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There is quite a lot being written about how Google Instant is changing the way we search and how it may even change the way we surf the web and use software. If a 15-year-old could update the iTunes interface to do something like it, and if many other web-based apps are being hacked to behave similarly to the Google Instant interface, then this somewhat novel implementation of an AJAX-like interface could set the bar for many others.
If you are new to Google Instant (what's that, you're in one of those corporate environments that standardized on IE6 ten years ago and you cannot upgrade?), you can get an overview at the official announcement on the Google Blog, or you can watch the (self-congratulatory) video Google provided.
But how will Google Instant change the way we search? And by search, I really mean how will it change who gets seen in those searches?
As I use Google Instant, I find that typing the first few letters brings me to words and results I did not expect, sometimes distracting me from my original search goal and sometimes bringing me what I think I wanted. Between the Google Suggest options in the expanded search box and the strobing of search results as I type, I find myself missing the simple interface, but I see too many links to carry that thought for more than a moment.
As I observe my own behavior from that part of my brain that is also thinking about my next taco, I can see a subtle shift in my search patterns and see far more uncompleted searches as I go. And that makes me wonder about those results I am not seeing, that I don't stumble across now.
Monthly ad spending worldwide through Google is nearly $2 billion per month. There are companies spending good money on ad impressions and click-throughs. But now just what does an impression mean when every letter can further refine the search, resulting in dramatic changes in the ads that are shown? Google claims that it doesn't count an impression until a user stays on a page (or stays with a given set of results) for three seconds.
Will ad keywords command higher prices as users spend less time on the site, and possibly click less? An article at Advertising Age (What Google Instant Means for Marketers: More Ad Impressions) discusses some of these questions, and it's pretty clear that the next few weeks are going to be crucial for companies to see how this affects their ad campaigns as well as budgets. The landscape of SEM may be changing before our eyes.
What does this mean for organizations or web sites that are identifiable (rather, identified by Google) off the first letter? When I type "n" the first result is Netflix. I had to get through two more letters to get "Nerf" to come up. "A" shows me Amazon.com along with a corresponding Amazon ad on the right. Will users stop searching sooner? How will a company work to become the organization that shows up in the first letter or two (or three) during the search?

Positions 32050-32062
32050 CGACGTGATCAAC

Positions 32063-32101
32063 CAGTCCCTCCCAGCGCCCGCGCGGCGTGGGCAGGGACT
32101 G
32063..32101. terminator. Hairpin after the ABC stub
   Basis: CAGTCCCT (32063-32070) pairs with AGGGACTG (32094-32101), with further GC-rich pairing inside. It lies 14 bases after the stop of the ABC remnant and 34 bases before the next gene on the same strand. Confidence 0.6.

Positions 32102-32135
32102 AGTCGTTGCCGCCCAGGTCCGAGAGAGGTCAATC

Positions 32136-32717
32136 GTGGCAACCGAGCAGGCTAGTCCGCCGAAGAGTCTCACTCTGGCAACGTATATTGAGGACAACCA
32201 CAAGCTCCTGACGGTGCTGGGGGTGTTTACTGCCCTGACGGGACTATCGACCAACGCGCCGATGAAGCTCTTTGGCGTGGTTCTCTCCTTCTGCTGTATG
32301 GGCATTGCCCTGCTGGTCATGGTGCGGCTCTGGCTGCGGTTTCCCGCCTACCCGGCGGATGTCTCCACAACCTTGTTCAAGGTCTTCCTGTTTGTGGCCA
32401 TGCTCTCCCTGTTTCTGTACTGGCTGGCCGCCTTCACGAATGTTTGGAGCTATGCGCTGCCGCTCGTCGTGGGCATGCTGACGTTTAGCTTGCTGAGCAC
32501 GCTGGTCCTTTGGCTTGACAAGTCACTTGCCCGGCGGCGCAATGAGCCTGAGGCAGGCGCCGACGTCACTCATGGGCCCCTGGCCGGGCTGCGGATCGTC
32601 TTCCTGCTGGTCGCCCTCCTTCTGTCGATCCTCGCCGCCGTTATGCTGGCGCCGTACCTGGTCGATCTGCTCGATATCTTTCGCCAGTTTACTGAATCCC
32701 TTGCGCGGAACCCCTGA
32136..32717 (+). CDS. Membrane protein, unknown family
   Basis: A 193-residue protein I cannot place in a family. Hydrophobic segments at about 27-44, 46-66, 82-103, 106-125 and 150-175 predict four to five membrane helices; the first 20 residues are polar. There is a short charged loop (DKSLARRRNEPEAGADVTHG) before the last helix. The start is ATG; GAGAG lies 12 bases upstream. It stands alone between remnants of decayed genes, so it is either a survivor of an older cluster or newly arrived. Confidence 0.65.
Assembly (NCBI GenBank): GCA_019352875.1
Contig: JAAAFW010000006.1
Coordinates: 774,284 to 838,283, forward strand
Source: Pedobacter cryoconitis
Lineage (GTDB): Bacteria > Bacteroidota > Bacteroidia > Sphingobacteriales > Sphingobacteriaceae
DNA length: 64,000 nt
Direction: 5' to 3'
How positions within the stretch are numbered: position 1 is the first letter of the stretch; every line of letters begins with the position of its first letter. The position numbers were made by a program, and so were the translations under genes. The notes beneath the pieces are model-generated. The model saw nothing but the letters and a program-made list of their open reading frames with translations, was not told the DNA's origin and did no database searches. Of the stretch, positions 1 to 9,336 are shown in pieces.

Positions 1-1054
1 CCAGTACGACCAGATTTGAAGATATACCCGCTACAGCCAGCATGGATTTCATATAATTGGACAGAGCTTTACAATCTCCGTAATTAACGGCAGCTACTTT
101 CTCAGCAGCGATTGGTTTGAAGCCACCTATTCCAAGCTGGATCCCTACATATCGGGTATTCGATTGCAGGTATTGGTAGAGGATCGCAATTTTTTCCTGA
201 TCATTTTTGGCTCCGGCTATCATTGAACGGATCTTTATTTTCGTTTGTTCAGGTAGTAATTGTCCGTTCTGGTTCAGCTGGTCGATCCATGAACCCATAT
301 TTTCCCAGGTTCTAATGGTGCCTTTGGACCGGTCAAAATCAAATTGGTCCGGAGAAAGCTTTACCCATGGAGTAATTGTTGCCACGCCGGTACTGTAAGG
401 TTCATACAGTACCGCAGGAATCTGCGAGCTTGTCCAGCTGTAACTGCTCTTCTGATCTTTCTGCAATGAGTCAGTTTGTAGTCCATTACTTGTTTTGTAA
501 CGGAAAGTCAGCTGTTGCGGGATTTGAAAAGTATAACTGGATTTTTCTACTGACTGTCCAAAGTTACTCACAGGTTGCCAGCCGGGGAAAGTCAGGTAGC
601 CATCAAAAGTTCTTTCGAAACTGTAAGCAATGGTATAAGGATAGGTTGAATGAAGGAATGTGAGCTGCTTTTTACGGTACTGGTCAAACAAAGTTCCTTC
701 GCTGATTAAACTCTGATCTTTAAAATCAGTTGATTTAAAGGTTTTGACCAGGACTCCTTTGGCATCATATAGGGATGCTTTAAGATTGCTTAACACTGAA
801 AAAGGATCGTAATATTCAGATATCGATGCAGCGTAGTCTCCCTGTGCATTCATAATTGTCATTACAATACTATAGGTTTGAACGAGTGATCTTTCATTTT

The Guardian asks a similar series of questions, but about SEO as well as SEM (What will Google Instant do to 'SEO' - and to its own AdWords system?). Given how many SEO "experts" target Google and, in the case of the snakeoil salesmen, walk away after developing a site, never to return, is all that work for naught? While Google claims that the search algorithm as well as the results aren't changing, as users get used to this new model the search behavior may very well change. Given that Google Instant takes your location and possibly even search history (if you are logged in) into account, this can result in users finding exactly what they want immediately and missing other links they might have seen during protracted search result scans.
How will this affect organizations or people with odd names that don't bring up an auto-completed result (Google Cleans Up Its Act — and Erases My Identity)? Will users become so reliant on the Google brain finishing their thoughts that the search button will be viewed as an archaic device, like banging rocks together to cook dinner? Will this become the new version of "below the fold?" I do not look forward to the day when I have to tell people to click "search" in order to see the things Google couldn't present with its autocomplete.
There's quite the potential for change that this seemingly simple user interface change could have, both on user behavior and money spent on SEM/SEO. The next few weeks may prove to be very interesting.
From the Google Analytics blog (Google Instant and Google Analytics):
With this change, you might notice some fluctuations in AdWords impression volume and in the distribution of organic keywords. For example, you may find that certain keywords receive significantly more or fewer impressions moving forward.
From the Google Webmaster Central blog (Google Instant: Impact on Search queries):
With Google Instant, you may notice an increase in impressions because your site will appear in search results as users type. [...] It’s likely that your site will still see impressions for queries like [hotels in santa cruz], but because Instant is helping the user find results faster, your site may see an increase in impressions for shorter terms as well.
From the Google Inside AdWords blog (Google Instant: A More Innovative Approach to Search):
[...] Google Instant changes the way we think about impressions. With Google Instant, an impression is counted if a user takes an action to choose a query (for example, presses the Enter key or clicks the Search button), clicks a link on the results page, or stops typing for three or more seconds.